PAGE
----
From the Roadologist: The Last Word
Tina Grady Barbaccia | February 10, 2014
For more blogs from Better Roads visit betterroads.com.
By Tina Grady Barbaccia
With the polar vortex right after the new year that plummeted temperatures in the Midwest to subzero temps (with the wind chill, temps were as cold as -45 degrees Fahrenheit in Chicago) and the extreme winter weather that wreaked havoc in the South, this photo from the Ohio Department of Transportation (ODOT) sums it all up pretty well. It’s on days such as these I am grateful to be able to work from home in my sweatpants with my trusty coffee maker just a few steps away.
However, road agency and contractors don’t have the luxury of working from inside a cozy house. Instead, they are out in the harsh weather clearing roads and ensuring traffic safety. How are your snow- and ice-control agency folks keeping your staff safe in these dangerous temps? Or are your employees safely working inside trucks as they plow roads? I’d love to see your photos and hear your snow and ice winter weather stories for possible publication online and/or in print. E-mail me at firstname.lastname@example.org.
The minivan, not surprisingly, has made the list of one of the most embarrassing types of vehicles to drive coming in at No. 2, receiving 23 percent of the votes in a survey conducted by carinsurance.com. (Check out the post to find out the other embarrassing vehicles at betterroads.com/embarrassing-cars.)
But the minivan may not be as uncool as it’s portrayed. In fact, according to this “Swagger Wagon” video, it’s a pretty hip car. (I’m proud to say that I’m one hip motorist then.) Check out this video for a good laugh: betterroads.com/swagger-wagon.)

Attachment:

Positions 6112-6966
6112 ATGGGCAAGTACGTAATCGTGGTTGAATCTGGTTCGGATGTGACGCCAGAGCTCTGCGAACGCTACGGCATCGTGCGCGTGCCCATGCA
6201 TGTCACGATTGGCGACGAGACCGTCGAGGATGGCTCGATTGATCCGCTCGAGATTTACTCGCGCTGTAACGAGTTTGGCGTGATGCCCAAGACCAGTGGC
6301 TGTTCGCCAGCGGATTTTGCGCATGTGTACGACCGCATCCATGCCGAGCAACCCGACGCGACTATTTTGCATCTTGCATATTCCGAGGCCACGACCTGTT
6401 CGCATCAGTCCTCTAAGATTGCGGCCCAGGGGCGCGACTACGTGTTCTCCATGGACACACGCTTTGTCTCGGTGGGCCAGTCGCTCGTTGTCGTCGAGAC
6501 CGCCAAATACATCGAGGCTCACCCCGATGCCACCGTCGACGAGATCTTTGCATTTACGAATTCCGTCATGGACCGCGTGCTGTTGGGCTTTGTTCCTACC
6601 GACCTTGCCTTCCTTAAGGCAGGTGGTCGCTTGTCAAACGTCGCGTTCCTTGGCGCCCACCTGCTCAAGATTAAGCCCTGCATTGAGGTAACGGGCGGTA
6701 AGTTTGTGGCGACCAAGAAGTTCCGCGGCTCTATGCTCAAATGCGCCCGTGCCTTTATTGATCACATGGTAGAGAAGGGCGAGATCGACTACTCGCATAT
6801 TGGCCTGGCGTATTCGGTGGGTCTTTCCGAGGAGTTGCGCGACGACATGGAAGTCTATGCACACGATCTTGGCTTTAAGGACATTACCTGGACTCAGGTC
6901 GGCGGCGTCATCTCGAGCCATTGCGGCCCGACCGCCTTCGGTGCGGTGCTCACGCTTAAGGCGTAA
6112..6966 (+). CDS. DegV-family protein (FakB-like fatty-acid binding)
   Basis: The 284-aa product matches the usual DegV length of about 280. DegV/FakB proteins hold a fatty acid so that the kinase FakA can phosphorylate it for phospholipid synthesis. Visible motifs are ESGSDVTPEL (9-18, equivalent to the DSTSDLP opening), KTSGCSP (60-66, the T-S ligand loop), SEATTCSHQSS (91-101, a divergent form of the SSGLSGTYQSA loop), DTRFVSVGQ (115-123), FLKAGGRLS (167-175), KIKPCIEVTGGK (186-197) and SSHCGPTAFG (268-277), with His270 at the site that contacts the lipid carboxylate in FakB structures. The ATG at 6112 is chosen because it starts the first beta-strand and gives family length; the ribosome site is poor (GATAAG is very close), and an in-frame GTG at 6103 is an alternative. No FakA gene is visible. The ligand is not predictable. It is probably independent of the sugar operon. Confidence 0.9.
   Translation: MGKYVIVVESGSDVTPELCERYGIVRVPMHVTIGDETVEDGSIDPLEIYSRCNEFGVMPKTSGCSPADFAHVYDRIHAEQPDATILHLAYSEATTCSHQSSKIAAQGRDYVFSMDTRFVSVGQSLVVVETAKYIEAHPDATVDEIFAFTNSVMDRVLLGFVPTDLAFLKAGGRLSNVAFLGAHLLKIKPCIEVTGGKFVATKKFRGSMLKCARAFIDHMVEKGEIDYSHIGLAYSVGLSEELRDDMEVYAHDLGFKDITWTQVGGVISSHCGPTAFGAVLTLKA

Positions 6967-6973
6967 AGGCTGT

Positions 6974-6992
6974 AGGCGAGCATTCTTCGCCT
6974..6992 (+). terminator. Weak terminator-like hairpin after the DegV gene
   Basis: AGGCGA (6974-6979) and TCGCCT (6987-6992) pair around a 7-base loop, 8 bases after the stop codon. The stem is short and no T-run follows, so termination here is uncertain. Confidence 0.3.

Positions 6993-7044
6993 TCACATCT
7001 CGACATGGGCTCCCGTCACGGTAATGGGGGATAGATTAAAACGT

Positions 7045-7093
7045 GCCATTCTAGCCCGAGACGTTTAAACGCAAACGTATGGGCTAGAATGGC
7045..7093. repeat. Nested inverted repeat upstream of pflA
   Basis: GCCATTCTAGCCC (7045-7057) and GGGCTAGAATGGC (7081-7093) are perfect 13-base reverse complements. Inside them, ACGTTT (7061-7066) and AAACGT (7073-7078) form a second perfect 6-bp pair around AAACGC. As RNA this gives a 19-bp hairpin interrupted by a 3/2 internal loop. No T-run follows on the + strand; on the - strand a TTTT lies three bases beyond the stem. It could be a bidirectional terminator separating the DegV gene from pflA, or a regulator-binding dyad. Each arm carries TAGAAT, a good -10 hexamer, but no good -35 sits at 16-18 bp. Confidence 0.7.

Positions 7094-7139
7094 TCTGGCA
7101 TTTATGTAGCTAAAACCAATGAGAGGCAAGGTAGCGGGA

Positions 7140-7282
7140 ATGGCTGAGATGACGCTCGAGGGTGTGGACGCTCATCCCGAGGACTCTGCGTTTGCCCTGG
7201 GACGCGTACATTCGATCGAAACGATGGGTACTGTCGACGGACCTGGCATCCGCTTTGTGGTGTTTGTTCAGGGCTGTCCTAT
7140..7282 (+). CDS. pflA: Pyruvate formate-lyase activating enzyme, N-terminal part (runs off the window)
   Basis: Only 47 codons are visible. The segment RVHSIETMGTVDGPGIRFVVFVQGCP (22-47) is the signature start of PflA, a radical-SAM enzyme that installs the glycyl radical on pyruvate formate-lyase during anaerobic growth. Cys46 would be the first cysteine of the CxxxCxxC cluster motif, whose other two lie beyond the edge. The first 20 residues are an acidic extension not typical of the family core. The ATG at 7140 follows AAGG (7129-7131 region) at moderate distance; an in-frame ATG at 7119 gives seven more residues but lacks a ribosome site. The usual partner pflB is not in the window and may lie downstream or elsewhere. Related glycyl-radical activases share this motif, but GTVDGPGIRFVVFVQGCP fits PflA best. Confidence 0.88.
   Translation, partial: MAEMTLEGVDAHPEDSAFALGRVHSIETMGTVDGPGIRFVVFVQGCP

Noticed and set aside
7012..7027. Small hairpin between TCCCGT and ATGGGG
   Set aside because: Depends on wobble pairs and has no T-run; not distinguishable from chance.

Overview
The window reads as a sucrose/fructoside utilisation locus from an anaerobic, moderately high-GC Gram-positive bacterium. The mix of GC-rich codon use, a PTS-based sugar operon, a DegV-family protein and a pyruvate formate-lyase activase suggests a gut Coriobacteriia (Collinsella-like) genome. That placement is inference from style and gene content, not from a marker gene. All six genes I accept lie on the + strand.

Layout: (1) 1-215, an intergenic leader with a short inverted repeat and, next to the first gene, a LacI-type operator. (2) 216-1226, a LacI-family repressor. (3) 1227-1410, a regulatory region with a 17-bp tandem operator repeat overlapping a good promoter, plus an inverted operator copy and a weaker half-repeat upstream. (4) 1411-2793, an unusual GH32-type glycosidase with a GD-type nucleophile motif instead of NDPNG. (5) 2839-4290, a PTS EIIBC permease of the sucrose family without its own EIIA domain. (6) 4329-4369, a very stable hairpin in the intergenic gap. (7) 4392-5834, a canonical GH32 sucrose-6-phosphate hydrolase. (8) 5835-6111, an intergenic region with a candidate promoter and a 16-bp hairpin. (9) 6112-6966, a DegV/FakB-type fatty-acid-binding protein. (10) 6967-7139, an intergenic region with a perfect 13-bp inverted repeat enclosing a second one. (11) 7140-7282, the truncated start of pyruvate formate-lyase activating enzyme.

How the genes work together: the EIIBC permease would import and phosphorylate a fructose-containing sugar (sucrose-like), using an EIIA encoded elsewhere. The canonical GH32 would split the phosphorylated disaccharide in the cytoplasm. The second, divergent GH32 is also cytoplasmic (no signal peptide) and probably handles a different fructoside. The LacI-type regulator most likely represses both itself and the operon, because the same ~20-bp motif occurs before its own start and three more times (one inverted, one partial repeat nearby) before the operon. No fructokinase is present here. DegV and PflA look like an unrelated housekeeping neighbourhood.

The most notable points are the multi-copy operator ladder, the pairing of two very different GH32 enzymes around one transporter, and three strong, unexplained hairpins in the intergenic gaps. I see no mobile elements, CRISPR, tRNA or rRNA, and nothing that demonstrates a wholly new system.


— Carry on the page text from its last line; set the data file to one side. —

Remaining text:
There are famous ice hotels – Hôtel de Glace near Quebec City, Quebec, Canada and the ICEHOTEL in Sweden’s, Jukkasjärvi, a tiny little town 200 km north of the Arctic Circle – built every year that draw people from all over the world. Now, all things frozen have expanded to vehicles.
As a way to test one of its car batteries, Canadian Tire, along with ice construction company Iceculture, created a truck made of 14,000 pounds of ice. The ice truck is built on the chassis of a 2005 Chevy Silverado 2500, but the frame was rebuilt with large blocks of ice. For more on this story and video of the ice truck in action, go to betterroads.com/ice-truck.
MORE FROM In the Magazine
- Road worker crushed and killed by concrete lane barrier265 Views
- Cincinnati bridge collapse kills construction worker, injures truck driver253 Views
- Obama calls for 'bipartisan infrastructure plan,' doesn't mention gas tax increase127 Views
- VP Biden announces new steps to Build America Investment Initiative108 Views
- Polls show states do not support gas tax increase98 Views